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Journal of neuroscience methods

Effects of environmental and pharmacological manipulations on a novel delayed nonmatching-to-sample 'working memory' procedure in unrestrained rhesus monkeys.


PMID 26003863

Abstract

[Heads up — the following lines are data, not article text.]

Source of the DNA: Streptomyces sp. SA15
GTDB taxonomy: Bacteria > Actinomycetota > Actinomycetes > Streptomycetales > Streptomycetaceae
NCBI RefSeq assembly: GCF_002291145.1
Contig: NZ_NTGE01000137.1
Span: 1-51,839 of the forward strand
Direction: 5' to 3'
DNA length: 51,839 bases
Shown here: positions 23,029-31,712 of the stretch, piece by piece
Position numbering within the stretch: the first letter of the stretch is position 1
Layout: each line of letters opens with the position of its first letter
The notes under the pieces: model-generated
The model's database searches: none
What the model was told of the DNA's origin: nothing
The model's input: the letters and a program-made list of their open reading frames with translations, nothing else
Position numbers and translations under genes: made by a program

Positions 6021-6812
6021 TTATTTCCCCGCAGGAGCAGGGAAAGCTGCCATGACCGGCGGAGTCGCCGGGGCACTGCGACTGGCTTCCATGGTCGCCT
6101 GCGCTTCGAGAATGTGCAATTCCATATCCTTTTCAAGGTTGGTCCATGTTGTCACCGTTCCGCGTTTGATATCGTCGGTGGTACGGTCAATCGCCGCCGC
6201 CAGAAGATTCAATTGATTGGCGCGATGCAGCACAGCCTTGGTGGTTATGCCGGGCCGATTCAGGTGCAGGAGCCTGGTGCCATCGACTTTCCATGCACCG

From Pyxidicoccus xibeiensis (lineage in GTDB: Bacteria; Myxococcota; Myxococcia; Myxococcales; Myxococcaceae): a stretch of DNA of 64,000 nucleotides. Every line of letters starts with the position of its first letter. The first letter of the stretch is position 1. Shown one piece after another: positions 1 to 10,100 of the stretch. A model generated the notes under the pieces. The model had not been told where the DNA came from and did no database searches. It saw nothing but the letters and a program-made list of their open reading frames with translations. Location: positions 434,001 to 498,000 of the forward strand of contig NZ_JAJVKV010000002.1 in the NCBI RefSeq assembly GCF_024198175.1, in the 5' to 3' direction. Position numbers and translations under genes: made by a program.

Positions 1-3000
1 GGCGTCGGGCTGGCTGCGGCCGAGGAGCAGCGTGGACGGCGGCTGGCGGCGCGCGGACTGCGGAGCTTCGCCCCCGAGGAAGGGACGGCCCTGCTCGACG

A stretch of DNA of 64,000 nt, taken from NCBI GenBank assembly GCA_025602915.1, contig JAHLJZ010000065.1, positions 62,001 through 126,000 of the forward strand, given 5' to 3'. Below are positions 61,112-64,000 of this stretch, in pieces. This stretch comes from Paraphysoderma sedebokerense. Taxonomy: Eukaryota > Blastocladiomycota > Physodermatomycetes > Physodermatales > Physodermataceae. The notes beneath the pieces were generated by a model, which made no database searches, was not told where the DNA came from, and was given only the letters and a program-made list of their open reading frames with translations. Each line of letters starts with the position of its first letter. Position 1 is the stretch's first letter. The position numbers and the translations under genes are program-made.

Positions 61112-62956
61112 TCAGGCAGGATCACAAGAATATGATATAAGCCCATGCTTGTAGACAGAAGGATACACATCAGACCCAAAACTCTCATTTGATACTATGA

Working memory is a domain of 'executive function.' Delayed nonmatching-to-sample (DNMTS) procedures are commonly used to examine working memory in both human laboratory and preclinical studies. The aim was to develop an automated DNMTS procedure maintained by food pellets in rhesus monkeys using a touch-sensitive screen attached to the housing chamber. Specifically, the DNMTS procedure was a 2-stimulus, 2-choice recognition memory task employing unidimensional discriminative stimuli and randomized delay interval presentations. DNMTS maintained a delay-dependent decrease in discriminability that was independent of the retention interval distribution. Eliminating reinforcer availability during a single delay session or providing food pellets before the session did not systematically alter accuracy, but did reduce total choices. Increasing the intertrial interval enhanced accuracy at short delays. Acute Δ(9)-THC pretreatment produced delay interval-dependent changes in the forgetting function at doses that did not alter total choices. Acute methylphenidate pretreatment only decreased total choices. All monkeys were trained to perform NMTS at the 1s training delay within 60 days of initiating operant touch training. Furthermore, forgetting functions were reliably delay interval-dependent and stable over the experimental period (∼6 months). Consistent with previous studies, increasing the intertrial interval improved DNMTS performance, whereas Δ(9)-THC disrupted DNMTS performance independent of changes in total choices. Overall, the touchscreen-based DNMTS procedure described provides an efficient method for training and testing experimental manipulations on working memory in unrestrained rhesus monkeys.